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Gargoyles: Bad Guys Volume 1 Paperback – August 5, 2009
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Bad Guys Vol. 1 focuses on a group of villains and anti-heroes from the show who are seeking to atone for past sins-- former gargoyle killer The Hunter (Robyn Canmore), ex-mercenary Dingo, the nanotech entity Matrix, exiled Japanese gargoyle Yama, and the mutated creature Fang. The group is brought together by a mysterious benefactor and sent on a covert mission, ala DC Comics' Suicide Squad.
Bad Guys is written by Gargoyles' creator Greg Weisman, so the writing maintains the quality of the show, which was known for its mature and nuanced characterizations. It employs a non-linear story that shows our heroes(?) in action, then reveals their recruitment and secrets of their past in flashback. Gargoyles fans will be thrilled by the new information offered about these characters and their world, while newbies to the series are given everything they need to understand these troubled teammates. Particularly intriguing is Yama's sense of honor and self-judgment, Hunter's lingering prejudice, and Dingo's somewhat shocking origin story. Weisman also manages to incorporate references to Shakespeare (another unique element of the show) with the new villain Falstaff and his gang.
Karine Charlebois provides most of the artwork and she admirably captures the look of the show. She also lends a dynamic sense of movement to many of the action sequences, and does nice design work on the new characters. The comic is printed in black and white, which is a bit disappointing at first but thematically logical for a story with many shades of gray.
The collected edition contains the full six issue miniseries, including the final two issues that were not previously printed. SLG has recently suspended publication of Gargoyles due to Disney's increased licensing fees. One hopes that the series and its spin-offs can continue so that we can get more great comics set in this fascinating universe.
The narrative that Weisman has crafted here is as sprawling and complex as the series that preceded it. The depth and maturity of the show even increased with the introduction to the comic book format. Unfortunately it is this same depth and complexity that will leave many who read it wanting for more. As the comics lay the ground works for many different threads of the plot to be followed but is cut off before realizing any of them fully.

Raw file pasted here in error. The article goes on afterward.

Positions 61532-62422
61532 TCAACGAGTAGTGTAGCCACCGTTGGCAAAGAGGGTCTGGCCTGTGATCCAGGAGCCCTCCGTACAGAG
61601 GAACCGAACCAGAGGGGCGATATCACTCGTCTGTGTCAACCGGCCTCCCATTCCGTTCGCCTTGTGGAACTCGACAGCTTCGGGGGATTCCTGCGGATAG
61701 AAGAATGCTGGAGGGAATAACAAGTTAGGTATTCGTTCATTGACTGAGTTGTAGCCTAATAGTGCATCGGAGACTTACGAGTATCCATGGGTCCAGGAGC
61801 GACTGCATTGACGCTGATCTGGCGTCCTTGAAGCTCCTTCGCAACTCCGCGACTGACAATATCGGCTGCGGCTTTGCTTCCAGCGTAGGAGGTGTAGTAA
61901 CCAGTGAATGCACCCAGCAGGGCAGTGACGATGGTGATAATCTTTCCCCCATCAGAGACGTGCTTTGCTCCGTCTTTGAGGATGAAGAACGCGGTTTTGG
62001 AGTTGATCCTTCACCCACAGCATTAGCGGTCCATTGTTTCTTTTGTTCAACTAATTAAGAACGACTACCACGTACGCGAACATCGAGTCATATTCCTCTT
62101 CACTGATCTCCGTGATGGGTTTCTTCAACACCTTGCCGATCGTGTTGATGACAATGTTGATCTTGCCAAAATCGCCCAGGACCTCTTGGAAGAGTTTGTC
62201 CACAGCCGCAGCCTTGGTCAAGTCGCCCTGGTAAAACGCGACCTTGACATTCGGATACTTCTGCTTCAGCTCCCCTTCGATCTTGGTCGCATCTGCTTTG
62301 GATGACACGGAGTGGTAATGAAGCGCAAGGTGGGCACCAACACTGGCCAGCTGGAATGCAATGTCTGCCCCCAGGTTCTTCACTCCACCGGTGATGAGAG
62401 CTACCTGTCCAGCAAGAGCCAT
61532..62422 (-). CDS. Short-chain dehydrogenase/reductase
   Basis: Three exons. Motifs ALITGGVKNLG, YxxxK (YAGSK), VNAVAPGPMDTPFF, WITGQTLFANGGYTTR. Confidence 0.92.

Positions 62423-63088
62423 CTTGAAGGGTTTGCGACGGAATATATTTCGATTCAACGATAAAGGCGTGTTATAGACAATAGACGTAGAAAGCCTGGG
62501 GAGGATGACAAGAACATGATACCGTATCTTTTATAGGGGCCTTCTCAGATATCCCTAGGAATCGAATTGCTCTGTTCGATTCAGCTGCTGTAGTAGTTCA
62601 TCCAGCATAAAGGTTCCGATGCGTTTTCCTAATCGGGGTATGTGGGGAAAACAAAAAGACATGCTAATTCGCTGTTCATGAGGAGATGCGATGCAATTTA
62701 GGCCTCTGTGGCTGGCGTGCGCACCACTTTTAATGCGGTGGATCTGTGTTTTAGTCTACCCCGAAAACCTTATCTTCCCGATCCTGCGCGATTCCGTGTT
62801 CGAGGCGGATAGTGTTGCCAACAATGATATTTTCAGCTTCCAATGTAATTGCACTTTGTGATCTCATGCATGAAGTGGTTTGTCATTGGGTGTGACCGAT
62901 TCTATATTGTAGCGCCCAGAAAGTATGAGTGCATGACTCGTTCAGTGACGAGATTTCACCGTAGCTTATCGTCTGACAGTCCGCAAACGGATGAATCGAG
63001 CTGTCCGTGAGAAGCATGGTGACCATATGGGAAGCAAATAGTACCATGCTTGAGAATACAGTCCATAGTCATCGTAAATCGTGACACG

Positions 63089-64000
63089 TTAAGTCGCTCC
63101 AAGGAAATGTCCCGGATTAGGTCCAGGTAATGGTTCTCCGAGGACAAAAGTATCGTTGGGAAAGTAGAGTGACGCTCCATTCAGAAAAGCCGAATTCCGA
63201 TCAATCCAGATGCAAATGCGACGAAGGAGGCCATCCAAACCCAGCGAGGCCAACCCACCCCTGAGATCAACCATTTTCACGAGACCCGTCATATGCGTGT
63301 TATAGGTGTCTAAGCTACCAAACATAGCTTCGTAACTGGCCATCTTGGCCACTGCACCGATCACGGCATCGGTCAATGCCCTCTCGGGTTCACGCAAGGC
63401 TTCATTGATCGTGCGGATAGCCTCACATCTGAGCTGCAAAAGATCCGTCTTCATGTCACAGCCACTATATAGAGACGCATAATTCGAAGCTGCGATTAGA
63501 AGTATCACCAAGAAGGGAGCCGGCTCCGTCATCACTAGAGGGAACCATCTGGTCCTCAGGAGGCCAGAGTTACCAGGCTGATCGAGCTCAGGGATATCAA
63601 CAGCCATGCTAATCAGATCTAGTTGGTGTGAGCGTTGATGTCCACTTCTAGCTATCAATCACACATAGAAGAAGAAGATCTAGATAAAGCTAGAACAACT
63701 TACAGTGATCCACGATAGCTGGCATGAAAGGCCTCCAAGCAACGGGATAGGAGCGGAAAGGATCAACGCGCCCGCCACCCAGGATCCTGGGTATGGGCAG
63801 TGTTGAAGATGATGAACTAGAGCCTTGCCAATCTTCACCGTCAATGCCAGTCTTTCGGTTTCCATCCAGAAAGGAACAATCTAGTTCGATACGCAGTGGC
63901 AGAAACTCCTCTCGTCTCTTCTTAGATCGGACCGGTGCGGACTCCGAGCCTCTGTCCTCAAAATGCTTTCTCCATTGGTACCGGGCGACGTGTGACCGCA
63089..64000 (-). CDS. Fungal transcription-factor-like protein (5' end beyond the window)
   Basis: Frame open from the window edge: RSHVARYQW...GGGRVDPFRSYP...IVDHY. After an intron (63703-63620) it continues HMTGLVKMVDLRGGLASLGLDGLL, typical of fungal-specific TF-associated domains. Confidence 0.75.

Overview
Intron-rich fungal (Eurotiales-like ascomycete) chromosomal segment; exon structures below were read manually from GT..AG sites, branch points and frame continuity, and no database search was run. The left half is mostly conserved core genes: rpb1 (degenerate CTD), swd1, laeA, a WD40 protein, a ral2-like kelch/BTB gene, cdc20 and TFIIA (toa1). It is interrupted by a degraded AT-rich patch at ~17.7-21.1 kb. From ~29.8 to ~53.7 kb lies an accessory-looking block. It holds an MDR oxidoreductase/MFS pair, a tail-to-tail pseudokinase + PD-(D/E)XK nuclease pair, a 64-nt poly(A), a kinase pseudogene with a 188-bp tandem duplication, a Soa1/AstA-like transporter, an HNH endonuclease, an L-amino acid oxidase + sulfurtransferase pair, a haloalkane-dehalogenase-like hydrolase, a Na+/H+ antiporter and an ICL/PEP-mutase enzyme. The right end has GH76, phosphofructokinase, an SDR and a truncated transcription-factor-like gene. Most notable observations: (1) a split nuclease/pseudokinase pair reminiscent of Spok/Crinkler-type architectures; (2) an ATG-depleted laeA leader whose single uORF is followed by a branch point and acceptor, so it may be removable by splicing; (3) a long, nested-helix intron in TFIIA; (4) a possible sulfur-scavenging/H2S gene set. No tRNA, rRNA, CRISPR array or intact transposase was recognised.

For those of you who are new to the story I suggest watching the first two seasons of the show, the third aside from the first episode is "non-canon" as it does not follow Weisman's story, before reading the comic. The book does offer a refresher at but it is hard to fully appreciate the story if you skip the start.
We get back story on a few of the Gargoyles less villainous villains and the start of what could have been an excellent series for comic books, so often awash in a sea of spandex clad mediocrity. This and the other Gargoyle books are a great change of pace from the usual and hey the quest for redemption was a good angle to play here.
I would definitely buy this again but be prepared to be at least a little disappointed here boys and girls there's no resolution to be had.....yet.
This is the story of some of the villains in the Gargoyles universe on the path to Redemption. The story is written with a LOT of flashbacks to all sorts of places, so be prepared.
I really enjoyed the story. I loved seeing all of these characters again. The comic (like Clan-Building) is really helpful for reminding the reader about characters you might have forgotten in the Gargoyles universe, or characters you were wondering about after their stories "ended" in the TV show. It was interesting to see how they worked with other characters, too.
Any Gargoyles fan needs to buy this book. It's a good fill-in for what-could-have-been if the TV show had kept going. It's very much in the tradition of normal Gargoyles story-telling (heck, two of the characters are Gargoyles) and so it has a great sense of nostalgia for the TV show. And again, it's just a really great story.